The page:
Stop The Debt Trap Launches Debt Trap Tracker Showing Harm from Payday Loans
Today is the day a Consumer Bureau rule was scheduled to go into effect and to begin protecting consumers from payday loan debt traps
Washington, DC – Today, the Stop the Debt Trap coalition launched the Payday Loan Debt Trap Tracker, an online tool visualizing the fees paid by American consumers to payday and car-title lenders. The debt trap – conservatively measured – drains consumers of almost $6.4 billion in fees annually, or $213 per second. The current director of the Consumer Financial Protection Bureau (CFPB), Kathy Kraninger, has proposed gutting the CFPB’s consumer protections for payday loans, and stopped the rules (finalized in 2017 under the prior leadership) from taking effect today.
Payday lenders typically charge interest rates of 300 percent APR or higher and can take money directly out of borrowers’ bank accounts. According to the CFPB’s own research, four out of every five payday loans are rolled over or renewed within two weeks, the standard period of time for repayment. As indicated by this research, borrowers are usually unable to pay off the first loan without missing payment of other obligations, such as rent, so they are caught in a cycle of borrowing to cover prior loans, known as the debt trap.
“Kathy Kraninger has effectively committed the Bureau to aiding and abetting the debt trap by removing the most important federal consumer protection against it,” said Linda Jun, senior policy counsel of Americans for Financial Reform. “Every moment without federal consumer protections on these loans means more consumers are left unprotected from the devastation caused by this predatory industry. This tracker is a numerical representation of the damage her inaction is causing.”
“This debt trap tracker gives us a valuable glimpse into how much money payday lenders’ debt trap strips away from some of the most financially vulnerable Americans,” said Rebecca Borné, senior policy counsel at the Center for Responsible Lending. “These loans consistently put consumers in a worse position than before they took out a loan. This tracker should serve as a wake up call for the Consumer Financial Protection Bureau to live up to its name and implement the payday rule, as originally written, without delay.”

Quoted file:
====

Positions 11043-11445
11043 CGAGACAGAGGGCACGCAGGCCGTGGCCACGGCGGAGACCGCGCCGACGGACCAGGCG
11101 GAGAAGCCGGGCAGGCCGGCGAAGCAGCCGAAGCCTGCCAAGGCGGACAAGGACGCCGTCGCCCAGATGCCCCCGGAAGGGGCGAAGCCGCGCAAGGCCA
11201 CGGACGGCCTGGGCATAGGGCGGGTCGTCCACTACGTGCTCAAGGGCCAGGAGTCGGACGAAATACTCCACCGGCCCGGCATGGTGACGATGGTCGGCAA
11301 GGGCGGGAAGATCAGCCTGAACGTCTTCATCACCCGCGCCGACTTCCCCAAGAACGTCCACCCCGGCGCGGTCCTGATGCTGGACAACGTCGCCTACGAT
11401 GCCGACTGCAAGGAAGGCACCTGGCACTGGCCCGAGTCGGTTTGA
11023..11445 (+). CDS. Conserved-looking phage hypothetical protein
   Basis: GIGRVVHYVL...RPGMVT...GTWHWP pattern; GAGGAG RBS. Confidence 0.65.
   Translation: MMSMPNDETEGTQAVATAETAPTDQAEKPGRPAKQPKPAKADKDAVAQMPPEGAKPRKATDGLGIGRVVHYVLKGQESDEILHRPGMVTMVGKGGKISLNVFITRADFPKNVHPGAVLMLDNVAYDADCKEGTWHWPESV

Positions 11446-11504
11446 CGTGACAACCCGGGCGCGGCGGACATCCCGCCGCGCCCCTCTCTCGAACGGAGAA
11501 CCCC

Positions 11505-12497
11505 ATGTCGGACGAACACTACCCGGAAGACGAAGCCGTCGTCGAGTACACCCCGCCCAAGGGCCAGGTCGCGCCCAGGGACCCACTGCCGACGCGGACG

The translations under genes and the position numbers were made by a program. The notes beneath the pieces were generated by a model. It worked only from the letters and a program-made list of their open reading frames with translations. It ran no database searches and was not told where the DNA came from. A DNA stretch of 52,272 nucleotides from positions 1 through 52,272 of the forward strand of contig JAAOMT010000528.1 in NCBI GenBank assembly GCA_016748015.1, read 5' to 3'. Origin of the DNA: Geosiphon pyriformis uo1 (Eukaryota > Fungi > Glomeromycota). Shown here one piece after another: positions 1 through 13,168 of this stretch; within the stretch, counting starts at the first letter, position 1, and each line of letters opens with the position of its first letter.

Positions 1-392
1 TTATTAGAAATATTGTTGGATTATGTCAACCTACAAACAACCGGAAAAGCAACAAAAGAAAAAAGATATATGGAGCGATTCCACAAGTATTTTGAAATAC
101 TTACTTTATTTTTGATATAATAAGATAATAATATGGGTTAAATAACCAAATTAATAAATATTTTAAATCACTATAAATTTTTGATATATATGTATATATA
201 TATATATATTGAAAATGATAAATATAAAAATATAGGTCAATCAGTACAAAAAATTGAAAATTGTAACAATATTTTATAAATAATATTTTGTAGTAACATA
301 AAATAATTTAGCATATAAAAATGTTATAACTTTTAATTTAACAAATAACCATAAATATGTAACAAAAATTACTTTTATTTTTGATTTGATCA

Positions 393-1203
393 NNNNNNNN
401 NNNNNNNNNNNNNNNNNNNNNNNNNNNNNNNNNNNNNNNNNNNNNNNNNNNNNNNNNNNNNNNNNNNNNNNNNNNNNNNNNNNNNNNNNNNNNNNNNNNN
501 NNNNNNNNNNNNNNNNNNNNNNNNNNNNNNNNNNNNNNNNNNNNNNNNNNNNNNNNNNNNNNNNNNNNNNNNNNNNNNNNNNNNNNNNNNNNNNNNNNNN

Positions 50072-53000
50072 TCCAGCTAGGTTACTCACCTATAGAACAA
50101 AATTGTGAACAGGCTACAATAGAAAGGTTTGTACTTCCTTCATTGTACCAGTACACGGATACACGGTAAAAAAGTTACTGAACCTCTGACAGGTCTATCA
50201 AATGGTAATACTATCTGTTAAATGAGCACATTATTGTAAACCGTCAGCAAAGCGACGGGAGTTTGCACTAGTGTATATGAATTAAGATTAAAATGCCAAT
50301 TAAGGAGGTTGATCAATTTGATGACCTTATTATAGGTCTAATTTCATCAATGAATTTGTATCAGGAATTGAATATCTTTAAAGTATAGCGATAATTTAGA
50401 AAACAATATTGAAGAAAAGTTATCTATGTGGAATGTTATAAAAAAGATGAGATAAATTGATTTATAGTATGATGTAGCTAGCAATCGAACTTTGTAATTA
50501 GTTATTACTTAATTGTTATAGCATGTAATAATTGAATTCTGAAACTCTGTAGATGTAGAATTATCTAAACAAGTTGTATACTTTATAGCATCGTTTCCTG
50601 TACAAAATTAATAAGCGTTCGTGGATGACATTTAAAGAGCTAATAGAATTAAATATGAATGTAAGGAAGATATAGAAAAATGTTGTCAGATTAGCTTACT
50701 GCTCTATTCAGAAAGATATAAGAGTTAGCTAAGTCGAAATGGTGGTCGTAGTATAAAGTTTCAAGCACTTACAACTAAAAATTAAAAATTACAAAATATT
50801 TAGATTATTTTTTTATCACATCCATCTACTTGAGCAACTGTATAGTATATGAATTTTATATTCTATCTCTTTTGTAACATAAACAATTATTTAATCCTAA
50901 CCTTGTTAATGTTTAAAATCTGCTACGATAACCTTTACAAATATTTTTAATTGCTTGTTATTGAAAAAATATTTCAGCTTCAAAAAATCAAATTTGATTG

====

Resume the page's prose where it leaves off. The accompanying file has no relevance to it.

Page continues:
“This new tracker helps explain the grim contours of how Wall Street makes it very expensive to be poor in America,” said Bartlett Naylor, financial policy advocate for Public Citizen.
“The CFPB should be protecting consumers and the local businesses that invest in their communities, not the predatory debt collectors who profit from abuse and take money out of the hands of our customers and employees,” said Amanda Ballantyne, National Director of the Main Street Alliance.
“The debt trap tracker counts money loan sharks snatched from the pockets of hard-working consumers,” said Dory Rand, president of Woodstock Institute. “Calling on CFPB director Kathy Kraninger to rein in financial predators with strong consumer protections should not be controversial when consumer protection is the central purpose—and name—of the agency she leads.”
“Everyday this administration delays actions on reeling in the abuse of payday lenders, main street suffers. Undocumented families are particularly vulnerable. This tracker shines a light on the degree of damage predatory lenders are having in California and the nation’s communities of color,” said California Reinvestment Coalition executive director Paulina Gonzalez-Brito.
“The administration has to decide what’s more important – the $2.5 million the predatory lending industry gave to the Trump campaign apparatus, or the $6.4 billion consumers will lose every year under their plan to perpetuate the debt trap,” said Jeremy Funk, spokesman for Allied Progress. “Given that Director Kraninger testified that she’s well aware that her plan robs billions from vulnerable communities but pressed forward anyways, predatory lenders have to be feeling pretty good about their standing in Trump world.”“It is simply wrong that businesses are permitted to set financial traps designed to capture and exploit people. Our leaders in government and finance can and must do better. Each day that they fail to take action is another day that American families pay the price,” said Christopher Peterson, Consumer Federation of America’s director of financial services and senior fellow.
In February, the CFPB proposed to delay and to rescind crucial parts of the 2017 final rule on payday lending, including the ability-to-repay provision that generally required that a lender verify a borrower could pay back the loan before it is issued. In June, the CFPB announced they would delay the original compliance date of August 19, 2019 by 15 months. They have received comments on the proposed rescission of the ability-to-repay provisions.
You can view the fees lost by American consumers due to the payday debt trap at DebtTrapTracker.com.